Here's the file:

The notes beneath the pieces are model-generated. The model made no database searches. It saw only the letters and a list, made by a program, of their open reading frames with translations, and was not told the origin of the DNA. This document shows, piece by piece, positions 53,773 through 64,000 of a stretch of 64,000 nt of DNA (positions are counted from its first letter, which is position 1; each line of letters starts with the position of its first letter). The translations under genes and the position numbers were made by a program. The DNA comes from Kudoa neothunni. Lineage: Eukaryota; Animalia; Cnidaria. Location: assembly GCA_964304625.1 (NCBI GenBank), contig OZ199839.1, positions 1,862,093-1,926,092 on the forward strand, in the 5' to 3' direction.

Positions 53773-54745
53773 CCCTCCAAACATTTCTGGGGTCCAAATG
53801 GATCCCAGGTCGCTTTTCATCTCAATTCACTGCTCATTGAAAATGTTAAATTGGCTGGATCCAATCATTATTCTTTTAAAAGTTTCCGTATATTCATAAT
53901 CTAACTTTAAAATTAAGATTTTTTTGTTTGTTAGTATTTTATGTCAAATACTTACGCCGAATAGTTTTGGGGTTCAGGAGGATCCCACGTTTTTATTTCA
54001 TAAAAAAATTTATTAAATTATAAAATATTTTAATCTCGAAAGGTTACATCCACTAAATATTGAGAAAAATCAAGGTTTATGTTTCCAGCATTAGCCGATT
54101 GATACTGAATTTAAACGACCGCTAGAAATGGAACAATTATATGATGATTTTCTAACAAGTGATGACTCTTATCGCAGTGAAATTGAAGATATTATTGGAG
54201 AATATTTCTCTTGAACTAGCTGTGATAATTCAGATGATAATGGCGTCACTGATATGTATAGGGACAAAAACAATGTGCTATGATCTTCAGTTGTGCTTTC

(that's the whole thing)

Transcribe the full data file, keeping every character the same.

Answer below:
The notes beneath the pieces are model-generated. The model made no database searches. It saw only the letters and a list, made by a program, of their open reading frames with translations, and was not told the origin of the DNA. This document shows, piece by piece, positions 53,773 through 64,000 of a stretch of 64,000 nt of DNA (positions are counted from its first letter, which is position 1; each line of letters starts with the position of its first letter). The translations under genes and the position numbers were made by a program. The DNA comes from Kudoa neothunni. Lineage: Eukaryota; Animalia; Cnidaria. Location: assembly GCA_964304625.1 (NCBI GenBank), contig OZ199839.1, positions 1,862,093-1,926,092 on the forward strand, in the 5' to 3' direction.

Positions 53773-54745
53773 CCCTCCAAACATTTCTGGGGTCCAAATG
53801 GATCCCAGGTCGCTTTTCATCTCAATTCACTGCTCATTGAAAATGTTAAATTGGCTGGATCCAATCATTATTCTTTTAAAAGTTTCCGTATATTCATAAT
53901 CTAACTTTAAAATTAAGATTTTTTTGTTTGTTAGTATTTTATGTCAAATACTTACGCCGAATAGTTTTGGGGTTCAGGAGGATCCCACGTTTTTATTTCA
54001 TAAAAAAATTTATTAAATTATAAAATATTTTAATCTCGAAAGGTTACATCCACTAAATATTGAGAAAAATCAAGGTTTATGTTTCCAGCATTAGCCGATT
54101 GATACTGAATTTAAACGACCGCTAGAAATGGAACAATTATATGATGATTTTCTAACAAGTGATGACTCTTATCGCAGTGAAATTGAAGATATTATTGGAG
54201 AATATTTCTCTTGAACTAGCTGTGATAATTCAGATGATAATGGCGTCACTGATATGTATAGGGACAAAAACAATGTGCTATGATCTTCAGTTGTGCTTTC